This post is from one of the Inspiring Hospice and Palliative Medicine Leaders Under 40. Rupali Rajpathak, MD, was selected based on her involvement in AAHPM, educating others about hospice and palliative medicine, participation in charitable work, and mentoring of students or residents. The honoree was then asked who inspired her over the course of her career. We are sharing some of her answers in this post. Check back regularly for posts from other leaders.
Who has most influenced your work in hospice and palliative medicine and what impact has he or she had?
I don’t think I can name one particular person. There are several individuals who deserve a mention-
Dr. Roma Tiku- my mentor during fellowship. Her command over effective communication, patience and attention to minute details regarding patient history was commendable. I have learned a great deal by observing her ease in conversations with patients and families.
Dr. Nessa Coyle: fellowship mentor. She has the art of simplifying a complicated social, medical issue and explaining it with ease.
Dr. Tara Friedman: She has a great deal of practical experience with clinical and nonclinical issues related to everyday Palliative care conundrums. She is my go to person!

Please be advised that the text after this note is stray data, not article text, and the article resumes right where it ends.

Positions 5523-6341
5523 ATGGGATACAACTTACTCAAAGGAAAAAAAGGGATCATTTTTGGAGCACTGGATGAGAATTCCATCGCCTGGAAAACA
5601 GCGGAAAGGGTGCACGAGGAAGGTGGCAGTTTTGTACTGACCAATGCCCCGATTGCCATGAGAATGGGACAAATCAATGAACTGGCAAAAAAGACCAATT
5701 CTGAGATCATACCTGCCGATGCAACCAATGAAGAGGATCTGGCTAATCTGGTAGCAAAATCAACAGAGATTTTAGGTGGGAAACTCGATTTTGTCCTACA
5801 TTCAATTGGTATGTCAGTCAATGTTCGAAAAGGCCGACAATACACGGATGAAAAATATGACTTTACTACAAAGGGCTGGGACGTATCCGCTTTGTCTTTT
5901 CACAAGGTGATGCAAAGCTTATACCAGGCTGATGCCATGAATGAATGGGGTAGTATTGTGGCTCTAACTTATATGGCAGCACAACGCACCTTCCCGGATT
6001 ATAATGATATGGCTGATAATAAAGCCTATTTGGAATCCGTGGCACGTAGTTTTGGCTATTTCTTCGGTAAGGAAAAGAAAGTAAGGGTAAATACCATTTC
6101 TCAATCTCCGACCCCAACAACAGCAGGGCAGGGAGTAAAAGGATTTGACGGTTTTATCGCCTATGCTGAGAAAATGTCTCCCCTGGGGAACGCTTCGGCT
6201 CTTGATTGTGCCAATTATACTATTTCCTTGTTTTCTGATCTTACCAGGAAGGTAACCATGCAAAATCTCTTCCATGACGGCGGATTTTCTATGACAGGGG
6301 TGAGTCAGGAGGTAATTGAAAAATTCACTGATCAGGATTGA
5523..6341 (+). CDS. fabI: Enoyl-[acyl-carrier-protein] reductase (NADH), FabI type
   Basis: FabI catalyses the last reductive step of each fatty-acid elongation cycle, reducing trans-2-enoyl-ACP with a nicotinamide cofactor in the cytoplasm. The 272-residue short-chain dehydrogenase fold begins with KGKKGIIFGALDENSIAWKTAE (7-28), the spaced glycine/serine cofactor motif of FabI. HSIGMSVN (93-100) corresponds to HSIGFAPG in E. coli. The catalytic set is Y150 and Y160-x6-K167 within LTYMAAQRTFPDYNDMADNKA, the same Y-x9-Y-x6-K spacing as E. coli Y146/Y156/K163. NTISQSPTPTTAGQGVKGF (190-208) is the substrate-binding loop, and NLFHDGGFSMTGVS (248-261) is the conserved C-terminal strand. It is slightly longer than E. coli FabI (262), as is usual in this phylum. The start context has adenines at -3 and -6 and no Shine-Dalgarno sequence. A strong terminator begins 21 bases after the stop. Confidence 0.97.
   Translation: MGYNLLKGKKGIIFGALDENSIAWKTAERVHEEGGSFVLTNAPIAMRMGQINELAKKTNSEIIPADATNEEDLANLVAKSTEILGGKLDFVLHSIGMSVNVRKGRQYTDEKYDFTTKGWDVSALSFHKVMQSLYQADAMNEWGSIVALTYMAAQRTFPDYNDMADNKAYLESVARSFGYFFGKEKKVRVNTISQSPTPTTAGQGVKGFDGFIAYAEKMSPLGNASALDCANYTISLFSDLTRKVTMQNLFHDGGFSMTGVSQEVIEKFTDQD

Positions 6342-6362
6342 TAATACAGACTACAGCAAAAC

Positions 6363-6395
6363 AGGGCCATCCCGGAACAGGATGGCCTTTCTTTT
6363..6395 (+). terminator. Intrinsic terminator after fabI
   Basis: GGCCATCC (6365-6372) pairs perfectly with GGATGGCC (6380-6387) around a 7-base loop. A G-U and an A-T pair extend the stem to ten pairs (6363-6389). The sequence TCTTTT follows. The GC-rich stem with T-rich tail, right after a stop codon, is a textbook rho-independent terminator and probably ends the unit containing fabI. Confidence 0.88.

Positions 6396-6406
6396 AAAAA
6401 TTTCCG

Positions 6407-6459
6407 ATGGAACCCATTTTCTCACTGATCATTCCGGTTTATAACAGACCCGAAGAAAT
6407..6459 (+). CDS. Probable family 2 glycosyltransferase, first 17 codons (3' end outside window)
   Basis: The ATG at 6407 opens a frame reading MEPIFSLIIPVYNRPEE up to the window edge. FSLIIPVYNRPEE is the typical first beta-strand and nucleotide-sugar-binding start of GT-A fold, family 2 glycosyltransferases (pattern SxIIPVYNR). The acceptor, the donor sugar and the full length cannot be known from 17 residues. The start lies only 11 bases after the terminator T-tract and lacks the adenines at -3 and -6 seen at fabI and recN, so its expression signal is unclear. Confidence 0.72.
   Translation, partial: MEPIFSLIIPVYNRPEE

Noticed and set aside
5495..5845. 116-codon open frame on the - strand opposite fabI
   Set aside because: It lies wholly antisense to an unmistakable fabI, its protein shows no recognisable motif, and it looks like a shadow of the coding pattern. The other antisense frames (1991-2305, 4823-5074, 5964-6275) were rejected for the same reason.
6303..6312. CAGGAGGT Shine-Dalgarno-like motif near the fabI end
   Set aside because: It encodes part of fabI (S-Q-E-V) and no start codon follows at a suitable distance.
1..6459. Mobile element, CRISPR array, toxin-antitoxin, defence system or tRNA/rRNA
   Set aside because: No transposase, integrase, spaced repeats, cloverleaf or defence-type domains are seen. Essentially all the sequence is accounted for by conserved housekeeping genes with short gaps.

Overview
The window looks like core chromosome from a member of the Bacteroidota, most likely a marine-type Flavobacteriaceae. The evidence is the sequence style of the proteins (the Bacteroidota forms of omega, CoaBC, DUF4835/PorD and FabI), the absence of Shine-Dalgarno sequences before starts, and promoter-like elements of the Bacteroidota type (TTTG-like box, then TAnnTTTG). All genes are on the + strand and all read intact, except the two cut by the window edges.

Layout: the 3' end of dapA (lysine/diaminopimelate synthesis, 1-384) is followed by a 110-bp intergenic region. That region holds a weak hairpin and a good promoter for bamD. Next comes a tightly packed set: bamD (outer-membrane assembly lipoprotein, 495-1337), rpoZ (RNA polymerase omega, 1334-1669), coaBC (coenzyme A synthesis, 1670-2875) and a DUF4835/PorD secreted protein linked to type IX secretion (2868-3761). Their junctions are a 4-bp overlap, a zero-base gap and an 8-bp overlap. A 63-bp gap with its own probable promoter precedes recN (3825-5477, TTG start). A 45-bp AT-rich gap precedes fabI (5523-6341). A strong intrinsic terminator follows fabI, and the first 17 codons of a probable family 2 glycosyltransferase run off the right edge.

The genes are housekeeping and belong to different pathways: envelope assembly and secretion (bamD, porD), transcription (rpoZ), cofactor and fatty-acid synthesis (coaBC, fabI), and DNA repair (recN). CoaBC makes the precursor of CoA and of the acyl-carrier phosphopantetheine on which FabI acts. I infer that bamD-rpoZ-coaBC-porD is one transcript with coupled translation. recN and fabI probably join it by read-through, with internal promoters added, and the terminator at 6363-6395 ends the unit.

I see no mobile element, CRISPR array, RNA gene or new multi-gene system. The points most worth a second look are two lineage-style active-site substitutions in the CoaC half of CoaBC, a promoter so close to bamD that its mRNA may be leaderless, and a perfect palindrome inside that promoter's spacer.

And lastly Id like to say that all my colleagues, patients and their families influence my work on a daily basis. I learn a tremendous amount from every family meeting.
Where do you see yourself in 5 years?
I hope to see our palliative care program grow further and gain recognition in the local community in North East Philadelphia. I would like to be able to contribute to our field of HP through my clinical experience and work. I hope to be an inspiration to the new and upcoming hospice and palliative care professionals and be a source of information/guidance to them.
What is the best advice you have ever received?
Many a times I would get very emotionally involved, stressed and feel disappointed after an unexpected decision made after a family meeting; sometimes I’d almost feel like a failure and feel that there must have been something else I could have explained or said. At such times I always remember an advise by a nurse practitioner from my fellowship training-” You can only do what you can do at this time. Decision making is a journey/process and families at times need to travel a longer distance prior to the destination. Your input is always valuable.”